Following the VidCon keynote address by Susan Wojcicki earlier this evening, the YouTube CEO took a couple of minutes to sit with BroadbandTV CEO Shahrzad Rafati in a fireside chat and answer questions submitted by the community to social networks including Twitter and Instagram. Of note were comments on the yet-to-be released video subscription service, the way in which YouTube measures success, and Wojcicki’s opinion on YouTube stars experimenting with other platforms like Vine and linear TV.
Back in April, YouTube sent out an email to its partners — creators who monetize the content they upload to the video platform with pre-roll video and display banner ads — informing them that the company would soon launch a premium monthly subscription service which would remove all advertisements from the site for paying subscribers. Wojcicki was led to discussing the service in her fireside chat when Rafati asked about YouTube’s financial outlook as its audience shifts to mobile, where display ads aren’t visible and there’s less patience for pre-roll ads. Wojcicki defended YouTube’s business and referred back to statistics announced during her keynote address. She said that the number of channels making 6-figure amounts of annual revenue has increased by 50% in the past year, and that CPMs (money earned per 1,000 views) appear low when compared to television because YouTube is accessible worldwide and the TV CPMs used in these comparisons are usually limited to the United States.
Wojcicki went on to say that even though all signs point to creators who upload to the video platform doing better than ever (YouTube itself posted a loss in Q1, and didn’t get its earnings reported in Google’s Q2), paid subscriptions will be important. More mature forms of entertainment “usually have both ad-supported as well as subscription revenue,” she said. “I think both will be important for us in the future.” YouTube also continues to improve its advertising systems through tools like Content ID, which can identify videos containing copyrighted content and give the rights holder the opportunity to monetize or remove the offending video from the website altogether.
Rafati then, to big laughs, pressed Wojcicki on how she actually feels about YouTube creators experimenting with creating content on other platforms like Vine and broadcast television, particularly after they attain a large audience. To this Wojcicki said that “a lot of time these things are complimentary.” Famous YouTube creators will “do a book, be on linear TV, but they can reinforce each other and prove to reach an even larger audience that they probably wouldn’t have otherwise.” What’s important, she said, is that YouTube is still known as a place where new talents are born and discovered. “I do think it is [still] really possible for creators to be found.”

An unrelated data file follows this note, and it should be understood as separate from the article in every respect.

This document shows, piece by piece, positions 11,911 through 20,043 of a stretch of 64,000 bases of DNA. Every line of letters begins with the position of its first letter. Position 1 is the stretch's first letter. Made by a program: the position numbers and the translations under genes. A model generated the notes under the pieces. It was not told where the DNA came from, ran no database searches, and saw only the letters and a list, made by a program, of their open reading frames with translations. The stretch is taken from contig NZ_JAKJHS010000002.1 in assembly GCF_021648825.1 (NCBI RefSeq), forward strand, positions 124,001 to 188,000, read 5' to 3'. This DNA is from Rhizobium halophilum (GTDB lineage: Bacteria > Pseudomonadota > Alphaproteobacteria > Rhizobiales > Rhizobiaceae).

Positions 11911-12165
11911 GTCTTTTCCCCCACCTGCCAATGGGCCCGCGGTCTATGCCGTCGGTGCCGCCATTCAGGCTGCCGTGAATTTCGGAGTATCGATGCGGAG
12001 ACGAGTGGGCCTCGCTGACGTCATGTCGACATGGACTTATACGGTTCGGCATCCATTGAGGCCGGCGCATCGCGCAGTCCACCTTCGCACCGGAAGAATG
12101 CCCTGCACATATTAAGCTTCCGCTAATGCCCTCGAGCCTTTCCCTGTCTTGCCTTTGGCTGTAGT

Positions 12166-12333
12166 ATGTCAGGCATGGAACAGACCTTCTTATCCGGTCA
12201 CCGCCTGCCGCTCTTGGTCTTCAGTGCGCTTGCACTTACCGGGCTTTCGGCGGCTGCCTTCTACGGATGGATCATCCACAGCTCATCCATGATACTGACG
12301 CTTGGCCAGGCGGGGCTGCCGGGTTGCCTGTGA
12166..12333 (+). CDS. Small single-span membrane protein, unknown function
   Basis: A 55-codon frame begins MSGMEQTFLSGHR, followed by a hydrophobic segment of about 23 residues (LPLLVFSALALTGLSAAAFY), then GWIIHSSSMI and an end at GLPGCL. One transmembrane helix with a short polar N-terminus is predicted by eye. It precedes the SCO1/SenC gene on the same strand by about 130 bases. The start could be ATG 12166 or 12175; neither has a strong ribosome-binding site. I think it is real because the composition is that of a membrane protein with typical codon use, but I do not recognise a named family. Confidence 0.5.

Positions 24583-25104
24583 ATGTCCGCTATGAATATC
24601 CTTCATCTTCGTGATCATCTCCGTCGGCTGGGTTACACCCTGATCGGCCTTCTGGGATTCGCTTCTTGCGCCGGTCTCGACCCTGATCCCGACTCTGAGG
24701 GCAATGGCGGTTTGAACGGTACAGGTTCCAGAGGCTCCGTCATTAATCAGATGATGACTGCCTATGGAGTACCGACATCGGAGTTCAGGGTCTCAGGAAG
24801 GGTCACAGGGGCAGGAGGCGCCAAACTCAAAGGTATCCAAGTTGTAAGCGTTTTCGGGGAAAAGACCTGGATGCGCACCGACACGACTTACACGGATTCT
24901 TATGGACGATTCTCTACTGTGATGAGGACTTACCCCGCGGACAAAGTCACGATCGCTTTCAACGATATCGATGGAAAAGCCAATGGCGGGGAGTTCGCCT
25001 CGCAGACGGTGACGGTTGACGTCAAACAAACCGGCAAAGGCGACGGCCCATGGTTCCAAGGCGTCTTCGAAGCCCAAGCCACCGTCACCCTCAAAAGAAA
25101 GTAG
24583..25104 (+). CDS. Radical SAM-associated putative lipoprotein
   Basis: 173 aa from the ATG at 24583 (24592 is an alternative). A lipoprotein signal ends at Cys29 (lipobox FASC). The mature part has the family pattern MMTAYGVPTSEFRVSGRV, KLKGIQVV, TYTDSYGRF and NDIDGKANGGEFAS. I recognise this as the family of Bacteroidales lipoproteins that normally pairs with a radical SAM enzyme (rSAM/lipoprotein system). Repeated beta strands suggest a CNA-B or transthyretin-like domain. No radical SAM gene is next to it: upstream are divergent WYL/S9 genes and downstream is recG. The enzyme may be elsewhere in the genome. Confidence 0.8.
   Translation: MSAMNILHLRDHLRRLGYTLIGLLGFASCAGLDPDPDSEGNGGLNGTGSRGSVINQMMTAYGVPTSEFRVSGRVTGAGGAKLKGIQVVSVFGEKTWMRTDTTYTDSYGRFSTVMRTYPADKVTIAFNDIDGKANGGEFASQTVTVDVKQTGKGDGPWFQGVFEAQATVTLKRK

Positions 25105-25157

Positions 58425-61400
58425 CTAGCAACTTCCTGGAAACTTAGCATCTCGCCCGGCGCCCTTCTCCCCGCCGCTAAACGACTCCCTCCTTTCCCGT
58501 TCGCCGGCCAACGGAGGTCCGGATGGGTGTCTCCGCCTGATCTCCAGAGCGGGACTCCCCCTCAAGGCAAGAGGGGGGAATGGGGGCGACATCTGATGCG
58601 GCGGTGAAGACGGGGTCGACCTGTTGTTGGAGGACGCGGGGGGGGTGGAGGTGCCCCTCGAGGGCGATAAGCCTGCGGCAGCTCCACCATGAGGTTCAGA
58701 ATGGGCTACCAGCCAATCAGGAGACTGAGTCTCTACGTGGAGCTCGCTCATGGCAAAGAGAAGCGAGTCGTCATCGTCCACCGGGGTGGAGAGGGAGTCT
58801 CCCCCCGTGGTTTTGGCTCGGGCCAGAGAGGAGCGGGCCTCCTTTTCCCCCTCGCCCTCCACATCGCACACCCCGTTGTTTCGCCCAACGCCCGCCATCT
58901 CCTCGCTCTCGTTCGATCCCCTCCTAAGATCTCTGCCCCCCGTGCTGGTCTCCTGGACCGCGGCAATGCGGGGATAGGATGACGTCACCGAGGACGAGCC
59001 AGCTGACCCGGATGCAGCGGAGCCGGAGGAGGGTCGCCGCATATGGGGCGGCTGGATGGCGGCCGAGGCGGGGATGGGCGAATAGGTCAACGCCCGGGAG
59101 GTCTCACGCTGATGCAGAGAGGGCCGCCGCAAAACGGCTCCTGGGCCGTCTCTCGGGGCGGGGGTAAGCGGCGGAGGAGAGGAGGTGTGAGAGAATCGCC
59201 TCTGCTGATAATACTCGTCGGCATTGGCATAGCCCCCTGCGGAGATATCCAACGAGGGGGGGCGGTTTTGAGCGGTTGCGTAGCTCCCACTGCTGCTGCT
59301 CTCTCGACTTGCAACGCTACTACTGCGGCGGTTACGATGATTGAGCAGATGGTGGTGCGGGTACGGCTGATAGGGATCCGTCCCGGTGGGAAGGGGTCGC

Finally Rafati, herself the chief executive of a company overseeing a lot of video content, asked Wojcicki about YouTube’s decision to move away from measuring total views as its metric of success in favor of watch time, or the amount of time viewers spend actually playing videos. Wojcicki says about this that longer watch times are a good indicator that the viewer actually enjoyed what they watched, and it can also lead to higher engagement.
“We want users to engage in the content, we want users to come and see the video, we want them to go to the next video,” she said. At least, watch times are a better measure of enjoyment than video views are. Video views aren’t a good measure because oftentimes a view is counted when the viewer has only watched 30 seconds (or even less) into the video, and YouTube videos are, on average, longer than those posted to many other platforms (over 4 minutes according to comScore).
Many web services, including Twitter and Medium more recently, will change their KPI, or key performance indicator, over time as they better determine what metrics are associated with high engagement (engagement being whatever happens on their platform – videos watched, comments, etc), so YouTube changing there’s doesn’t necessarily mean they’re trying to cover anything up.